They can be found in hard-wood forests, swamps, timbered upland, farmland, barns, and old fields. They are most active during the day, but still prefer to stay nearby protective cover. Black rat snakes hibernate in the winter, often with other snakes such as the venomous rattlesnake or copperhead.

Do snakes return to the same place? ›

Relocating snakes short distances is ineffective because they will likely find their way back to their home range. If you have one snake in your yard, that means there are others around!

Does one snake mean more? ›

Remember snakes do not usually live in colonies, so you could have a solitary snake. Just because you saw one, there is no need to panic and think that you have a house infested with millions of snakes.

Where do black snakes like to hide? ›

In addition to hiding in tall grass, snakes will hide in yard debris. Tall grasses and shrubs are two ideal hiding spots for these reptiles. They also tend to hide away in storage sheds, piles of wood, or in fallen branches and limbs.

How do I get rid of snakes permanently? ›

When in doubt, call animal control for help or your local pest control specialist for long-term management.
  1. Spray the Hose. ...
  2. Trap with a Garbage Can. ...
  3. Use Snake Repellent. ...
  4. Eliminate Standing Water. ...
  5. Set a Trap. ...
  6. Remove Shelter. ...
  7. Fill in Burrows. ...
  8. Keep Your Grass Short.
2 Aug 2022

Do mothballs keep black snakes away? ›

Mothballs are commonly thought to repel snakes, but they are not intended to be used this way and have little effect on snakes.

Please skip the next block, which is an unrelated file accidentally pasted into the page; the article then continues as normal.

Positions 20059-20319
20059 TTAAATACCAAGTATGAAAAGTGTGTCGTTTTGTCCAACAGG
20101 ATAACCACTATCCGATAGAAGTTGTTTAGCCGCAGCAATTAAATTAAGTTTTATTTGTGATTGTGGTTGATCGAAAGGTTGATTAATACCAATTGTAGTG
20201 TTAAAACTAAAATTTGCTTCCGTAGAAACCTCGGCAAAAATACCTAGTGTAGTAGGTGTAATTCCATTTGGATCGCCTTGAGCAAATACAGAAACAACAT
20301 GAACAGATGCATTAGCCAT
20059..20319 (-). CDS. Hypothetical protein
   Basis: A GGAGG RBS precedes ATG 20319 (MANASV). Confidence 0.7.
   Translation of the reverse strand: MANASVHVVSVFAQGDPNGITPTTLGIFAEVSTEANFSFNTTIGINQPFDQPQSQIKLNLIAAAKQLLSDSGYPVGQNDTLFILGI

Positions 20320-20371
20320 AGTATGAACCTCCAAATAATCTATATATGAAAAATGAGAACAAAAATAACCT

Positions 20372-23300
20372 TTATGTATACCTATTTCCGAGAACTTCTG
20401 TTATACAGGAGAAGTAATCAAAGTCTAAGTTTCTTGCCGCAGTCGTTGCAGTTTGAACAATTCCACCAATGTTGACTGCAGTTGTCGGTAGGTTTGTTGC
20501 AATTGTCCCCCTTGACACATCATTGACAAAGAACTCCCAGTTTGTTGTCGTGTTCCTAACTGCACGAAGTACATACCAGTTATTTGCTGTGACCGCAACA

Will moth balls keep black snakes away? ›

Do mothballs repel snakes? Moth balls are common old-time home remedy to keep snakes away, but this old wives' tale doesn't stand the test of science. Mothballs don't repel snakes. Snakes “smell” with their tongues, so methods like mothballs that rely on odors are unlikely to deter them.

What month does snakes go away? ›

Do snakes come out in the fall? Snake activity picks up as temperatures fall in late summer and early autumn before they go into hibernation, which can be as early as September or as late as December. On warm days, snakes in brumation sometimes come out of their dens to bask in the sunshine.

Do black snakes come out in winter? ›

Thankfully, there is no such thing as a “snow snake.” Snakes are not active in winter and are certainly not looking to bite. In winter, a snake may stir now and again, maybe to seek out water to re-hydrate. They will then return to their hibernaculum to re-warm themselves.

What temperature do black snakes like? ›

Best Temperatures for Snakes

At cold temperatures, these reactions are slow and at warm temperatures they are fast. These chemical reactions are optimal at body temperatures are between 70 - 90 degrees Farenheit. Below 60 degrees Farenheit, snakes become sluggish.

Do black snakes climb? ›

excellent at climbing trees and they are the longest. snake in PA reaching lengths of 8 feet long.

What is the difference between a black snake and a black racer? ›

Black racers have smooth scales in a matte black shade, while black rat snakes have slightly textured scales in a glossy black color in addition to a vague pattern on their back. Both of these snakes have white underbellies, but black rat snakes have significantly more whites when compared to black racers.

Do black snakes eat mice? ›

Black rat snakes mostly eat small rodents, such as mice, rats, moles and chipmunks. They are also known to feed on small lizards, frogs and bird eggs. They kill their prey by constriction, which means the snake coils its body around the prey and holds on until the prey suffocates to death.

What time of year do black snakes shed? ›

The black rat snake emerges from hibernation in spring and it usually will shed its skin within the first week of emerging and that's when they begin to seek its first meal. Black rat snakes are also ready to mate at this time.

Do black snakes lay eggs or give live birth? ›

NARRATOR: Like most snakes, the pilot black snake lays eggs. Males and females mate after emerging from hibernation at the end of the cold season. Subsequently, during the summer, the female deposits a clutch of eggs.

What do snake droppings look like? ›